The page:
On March 31, 2017, QUNO’s Food & Sustainability Programme, submitted a written contribution to the Berlin Charter on rural development and food security. In its contribution, QUNO emphasizes, among other, the central role of small-scale farmers as agents of change and the opportunity of the Sustainable Development Goals to provide for an integrative approach to rural development.
In March 2017, QUNO’s Food & Sustainability Programme published the call to action paper entitled The Time is Ripe for Governments to Strengthen Sustainable and Food-Secure Farming. This paper was written as a result of discussions held during an expert consultation in November 2016 on the role of the public sector in supporting small-scale farmers and agricultural biodiversity and is a product of contributions made by all participants.
This policy brief offers information on (1) small-scale farmer representation in international discussions related to food and nutrition security, innovation, climate change, human rights and the Sustainable Development Goals; on (2) the challenges in ensuring such representation; and on (3) the need for guidelines or lessons to help countries identify and ensure the full spectrum of small-scale farmer interests have an adequate and effective voice in negotiating processes and in project proposals. Finally, the brief concludes by making six recommendations for how multilateral institutions that host negotiations or dialogues can encourage and facilitate the participation of small-scale farmers.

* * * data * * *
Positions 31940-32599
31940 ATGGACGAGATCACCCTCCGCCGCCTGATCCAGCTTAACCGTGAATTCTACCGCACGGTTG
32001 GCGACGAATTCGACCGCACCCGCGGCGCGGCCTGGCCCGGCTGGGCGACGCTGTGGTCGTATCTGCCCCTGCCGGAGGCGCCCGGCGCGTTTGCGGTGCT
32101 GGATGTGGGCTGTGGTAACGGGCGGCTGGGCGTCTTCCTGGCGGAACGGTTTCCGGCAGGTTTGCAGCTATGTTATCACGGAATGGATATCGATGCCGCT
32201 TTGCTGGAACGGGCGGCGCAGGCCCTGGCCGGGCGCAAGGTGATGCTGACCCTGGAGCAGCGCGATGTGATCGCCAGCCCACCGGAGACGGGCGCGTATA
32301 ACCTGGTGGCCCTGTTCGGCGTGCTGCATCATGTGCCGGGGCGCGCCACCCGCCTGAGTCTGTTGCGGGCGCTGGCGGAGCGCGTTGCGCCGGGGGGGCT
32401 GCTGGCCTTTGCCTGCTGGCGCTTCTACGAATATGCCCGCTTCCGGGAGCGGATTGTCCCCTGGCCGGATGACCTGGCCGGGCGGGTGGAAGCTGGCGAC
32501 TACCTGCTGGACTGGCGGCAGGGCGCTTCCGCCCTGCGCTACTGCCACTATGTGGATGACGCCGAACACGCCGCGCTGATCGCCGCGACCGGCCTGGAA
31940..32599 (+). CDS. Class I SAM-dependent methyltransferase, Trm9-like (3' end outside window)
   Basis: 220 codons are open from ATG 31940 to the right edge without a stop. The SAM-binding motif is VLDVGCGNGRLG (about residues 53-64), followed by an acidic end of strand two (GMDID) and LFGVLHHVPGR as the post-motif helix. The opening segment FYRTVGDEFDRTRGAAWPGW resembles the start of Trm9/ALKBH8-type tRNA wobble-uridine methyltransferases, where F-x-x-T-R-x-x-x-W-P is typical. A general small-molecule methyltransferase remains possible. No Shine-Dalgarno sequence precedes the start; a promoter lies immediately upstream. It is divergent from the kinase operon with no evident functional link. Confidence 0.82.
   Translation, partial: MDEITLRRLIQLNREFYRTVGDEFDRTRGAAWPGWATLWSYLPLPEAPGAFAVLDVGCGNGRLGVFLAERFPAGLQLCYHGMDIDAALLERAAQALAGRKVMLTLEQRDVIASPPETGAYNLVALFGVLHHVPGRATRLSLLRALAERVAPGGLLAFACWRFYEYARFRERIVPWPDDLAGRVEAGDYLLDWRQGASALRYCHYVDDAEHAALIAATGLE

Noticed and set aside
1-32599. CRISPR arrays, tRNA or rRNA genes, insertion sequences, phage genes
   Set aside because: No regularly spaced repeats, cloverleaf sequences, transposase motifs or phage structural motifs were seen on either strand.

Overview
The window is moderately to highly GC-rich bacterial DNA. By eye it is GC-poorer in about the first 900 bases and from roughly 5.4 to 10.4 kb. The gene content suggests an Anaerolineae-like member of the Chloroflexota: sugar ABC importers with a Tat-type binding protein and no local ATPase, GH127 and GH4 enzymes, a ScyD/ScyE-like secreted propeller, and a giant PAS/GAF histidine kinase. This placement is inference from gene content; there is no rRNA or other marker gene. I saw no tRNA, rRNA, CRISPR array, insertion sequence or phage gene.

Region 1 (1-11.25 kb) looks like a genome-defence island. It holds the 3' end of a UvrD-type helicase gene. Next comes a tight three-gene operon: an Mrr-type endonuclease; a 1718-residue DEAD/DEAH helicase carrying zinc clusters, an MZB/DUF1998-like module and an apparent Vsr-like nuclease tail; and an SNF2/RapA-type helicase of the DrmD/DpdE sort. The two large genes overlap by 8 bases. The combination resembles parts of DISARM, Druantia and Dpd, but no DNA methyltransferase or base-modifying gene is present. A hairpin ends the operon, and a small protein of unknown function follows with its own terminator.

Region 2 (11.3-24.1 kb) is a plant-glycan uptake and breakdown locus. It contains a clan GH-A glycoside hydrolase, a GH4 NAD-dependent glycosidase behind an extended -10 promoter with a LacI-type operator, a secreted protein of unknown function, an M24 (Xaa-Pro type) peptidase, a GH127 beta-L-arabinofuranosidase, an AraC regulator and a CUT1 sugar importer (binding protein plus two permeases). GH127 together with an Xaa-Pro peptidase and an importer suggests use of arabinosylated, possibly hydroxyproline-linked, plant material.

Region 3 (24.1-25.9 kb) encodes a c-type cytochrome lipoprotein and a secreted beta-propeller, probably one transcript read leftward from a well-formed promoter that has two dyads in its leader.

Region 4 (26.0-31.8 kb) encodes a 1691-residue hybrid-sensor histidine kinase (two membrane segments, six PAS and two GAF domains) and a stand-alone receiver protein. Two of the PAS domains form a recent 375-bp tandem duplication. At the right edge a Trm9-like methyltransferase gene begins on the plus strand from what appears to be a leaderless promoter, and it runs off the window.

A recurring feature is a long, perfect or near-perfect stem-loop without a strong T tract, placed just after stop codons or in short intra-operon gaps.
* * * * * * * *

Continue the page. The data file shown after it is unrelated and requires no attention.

QUNO's November 2016 issue of the Geneva Reporter newsletter is available below. This issue features: a Q&A with Susan Bragdon on the role of governments in ensuring food security; an update on the recent UN Summit for Migrants and Refugees; news about our inequality side-event during Geneva Peace Week; a QUNO Q&A with Ayah Abubasheer; and a briefing paper on the UN's 2030 Agenda.
The relationship between intellectual property (IP) and small-scale farmer innovation is far from straightforward. The majority of innovation in agriculture is not driven by the promise of exclusionary rights that some IP tools afford — it takes place on the farm and is a collaborative and incremental process, the outcomes of which cannot be attributed to individual rights holders.
However some IP tools – when carefully selected and adapted to suit domestic circumstances – may have the potential to help drive small-scale farmer innovation or, at minimum, allow the space for it to occur unimpeded.
This paper discusses how alternative or sui generis plant variety protection systems, collective and certification trademarks, and geographical indications may encourage on-farm innovation.
On the other hand, IP tools that are more conventionally believed to incentivise innovation in agriculture (i.e. patents, UPOV-style plant variety protection systems, and less commonly trade secrets) have the potential to impede on-farm innovation.